spaceSpace and PhysicsspaceAstronomy

Space Laundry: How Will Astronauts Keep Their Underwear Clean On The Moon?

I bet that's a load off their minds.


Eleanor Higgs


Eleanor Higgs

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Eleanor is a content creator and social media assistant with an undergraduate degree in zoology and a master’s degree in wildlife documentary production.

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Alexander Gerst wearing the undergarment in the space station surrounded by other spacesuit parts.

ESA astronaut Alexander Gerst modeling the snazzy spacesuit undergarment while getting dressed for a spacewalk in 2014. New materials will help future astronauts keep the inside of their spacesuits clean. 

Image Credit: ESA/NASA

Washing your clothes is a pretty mundane chore, but it can be easily accomplished on Earth using detergent and a washing machine. And while hanging your clothes outside to dry can result in the best smells, keeping your space suit clean 384,400 kilometers (238,855 miles) away from the nearest washing machine – or even water – is a whole other ball game.

With astronauts gearing up for a return to the Moon possibly as soon as 2025 with the planned Artemis mission, scientists are looking into the best fabrics to help astronauts not just survive the harsh conditions on the surface of the Moon but also keep their new spacesuits clean on the inside.


These conditions include exposure to temperature extremes, space radiation, and highly abrasive dust. This dust is a big problem as it caused the seals of the Apollo spacesuits to become full of it within just a few hours outside, and the Artemis team hopes to spend around 2,500 hours on the Moon’s surface in the future. Anyone who has gotten sand in their swimsuit on the beach can guess how abrasive a spacesuit full of dust would be. 

Another problem is how to prevent microbe growth within the spacesuit itself, especially as the spacesuits may be shared by members of the crew. 

“Think about keeping your underwear clean; it’s an easy enough job on a daily basis, thanks to detergent, washing machines, and dryers. But in habitats on the Moon or beyond, washing spacesuit interiors on a consistent basis may well not be practical," explained European Space Agency (ESA) materials and processes engineer Malgorzata Holynska in a statement

“Spacesuits will most probably be shared between different astronauts, and stored for long periods between use, potentially in favourable conditions for microorganisms. [W]e needed to find alternative solutions to avoid microbial growth.”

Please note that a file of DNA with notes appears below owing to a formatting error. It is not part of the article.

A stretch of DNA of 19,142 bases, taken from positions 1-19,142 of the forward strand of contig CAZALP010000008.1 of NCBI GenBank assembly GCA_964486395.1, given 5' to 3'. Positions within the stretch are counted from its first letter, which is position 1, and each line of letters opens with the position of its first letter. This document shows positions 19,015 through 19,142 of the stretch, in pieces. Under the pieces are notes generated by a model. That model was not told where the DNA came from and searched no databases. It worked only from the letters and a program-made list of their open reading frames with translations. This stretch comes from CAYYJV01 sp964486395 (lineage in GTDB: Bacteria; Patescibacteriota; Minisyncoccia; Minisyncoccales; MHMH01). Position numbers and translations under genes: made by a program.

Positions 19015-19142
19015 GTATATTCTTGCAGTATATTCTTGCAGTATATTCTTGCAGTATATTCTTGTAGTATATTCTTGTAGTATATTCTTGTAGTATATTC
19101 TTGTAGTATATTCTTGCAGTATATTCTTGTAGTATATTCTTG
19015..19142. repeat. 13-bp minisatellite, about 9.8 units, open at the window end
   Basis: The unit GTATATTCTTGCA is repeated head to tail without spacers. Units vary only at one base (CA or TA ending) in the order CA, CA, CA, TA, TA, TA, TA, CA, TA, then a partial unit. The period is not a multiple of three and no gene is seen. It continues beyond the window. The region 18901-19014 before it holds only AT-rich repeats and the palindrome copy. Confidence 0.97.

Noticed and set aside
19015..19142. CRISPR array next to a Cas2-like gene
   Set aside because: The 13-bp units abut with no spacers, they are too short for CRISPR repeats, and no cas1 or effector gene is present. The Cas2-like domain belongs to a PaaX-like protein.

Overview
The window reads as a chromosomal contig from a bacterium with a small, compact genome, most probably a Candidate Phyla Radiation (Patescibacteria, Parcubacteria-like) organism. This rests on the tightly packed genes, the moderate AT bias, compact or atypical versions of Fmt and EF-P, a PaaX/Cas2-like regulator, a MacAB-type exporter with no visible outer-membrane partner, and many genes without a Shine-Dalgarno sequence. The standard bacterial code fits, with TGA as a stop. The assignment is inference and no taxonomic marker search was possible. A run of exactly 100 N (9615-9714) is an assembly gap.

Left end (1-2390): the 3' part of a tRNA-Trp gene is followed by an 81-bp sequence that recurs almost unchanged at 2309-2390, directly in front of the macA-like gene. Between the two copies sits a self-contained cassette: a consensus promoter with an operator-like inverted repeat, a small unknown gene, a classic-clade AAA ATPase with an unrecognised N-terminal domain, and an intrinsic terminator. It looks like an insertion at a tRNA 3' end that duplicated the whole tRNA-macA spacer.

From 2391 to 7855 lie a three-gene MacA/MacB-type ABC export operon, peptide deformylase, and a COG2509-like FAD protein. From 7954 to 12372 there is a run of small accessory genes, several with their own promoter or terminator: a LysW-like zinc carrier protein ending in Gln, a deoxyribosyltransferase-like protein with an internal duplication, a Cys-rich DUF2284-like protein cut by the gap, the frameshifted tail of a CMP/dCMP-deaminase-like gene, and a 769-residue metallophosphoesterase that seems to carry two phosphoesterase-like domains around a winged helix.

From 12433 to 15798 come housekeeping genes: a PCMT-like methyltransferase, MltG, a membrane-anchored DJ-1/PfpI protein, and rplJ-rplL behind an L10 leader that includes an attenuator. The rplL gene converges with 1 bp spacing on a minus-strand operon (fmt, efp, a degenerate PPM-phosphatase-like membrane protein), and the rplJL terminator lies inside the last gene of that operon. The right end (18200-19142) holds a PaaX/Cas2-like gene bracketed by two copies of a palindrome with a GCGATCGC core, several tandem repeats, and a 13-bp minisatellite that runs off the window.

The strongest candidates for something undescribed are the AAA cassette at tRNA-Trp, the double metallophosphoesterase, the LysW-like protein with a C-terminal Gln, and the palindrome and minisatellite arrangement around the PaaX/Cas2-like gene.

Violacein-producing Massilia bacteria growing on a petri plate.
Antimicrobial substances, such as violacein pigment grown from microbes could help keep materials clean inside spacesuits.
Image Credit: Mroghair/Wikimedia Commons/Creative Commons Attribution-Share Alike 4.0 International

ESA is working on assessing suitable novel textiles for the new spacesuits that didn't exist back in the Apollo era. One of the projects, the Austrian-led Biocidal Advanced Coating Technology for Reducing Microbial Activity (BACTeRMA) is looking into ways to help prevent microbes from growing within the inner linings of the suits, essentially the astronauts' "underwear". 

To do this they’ve taken a "fight fire with fire" approach and are looking at so-called “secondary metabolites”. These are compounds produced by microbes that contain antibiotic properties and help protect the microbes against different environmental conditions. Well-known anti-microbial materials like silver and copper would likely tarnish over time and may not be comfortable next to astronauts' skin.

The team created materials with different properties from these secondary metabolites, experimenting with processing techniques such as dying fabrics with these bacterial metabolites. The success of these anti-microbial textiles, though vital for spacesuits, may have broader applications in the future.

“The findings of PExTex and BACTeRMA lay the foundation for future developments in the areas of antimicrobial treatments and the integration of smart textile technologies,” Gernot Grömer, director of the Austrian Space Forum, said.


“Additionally, these projects could have broader implications for the textile industry, by demonstrating the feasibility and importance of developing innovative textiles with specialized properties.”

You could say, one small step for space underwear, one giant leap for smart textiles technology.


spaceSpace and PhysicsspaceAstronomy
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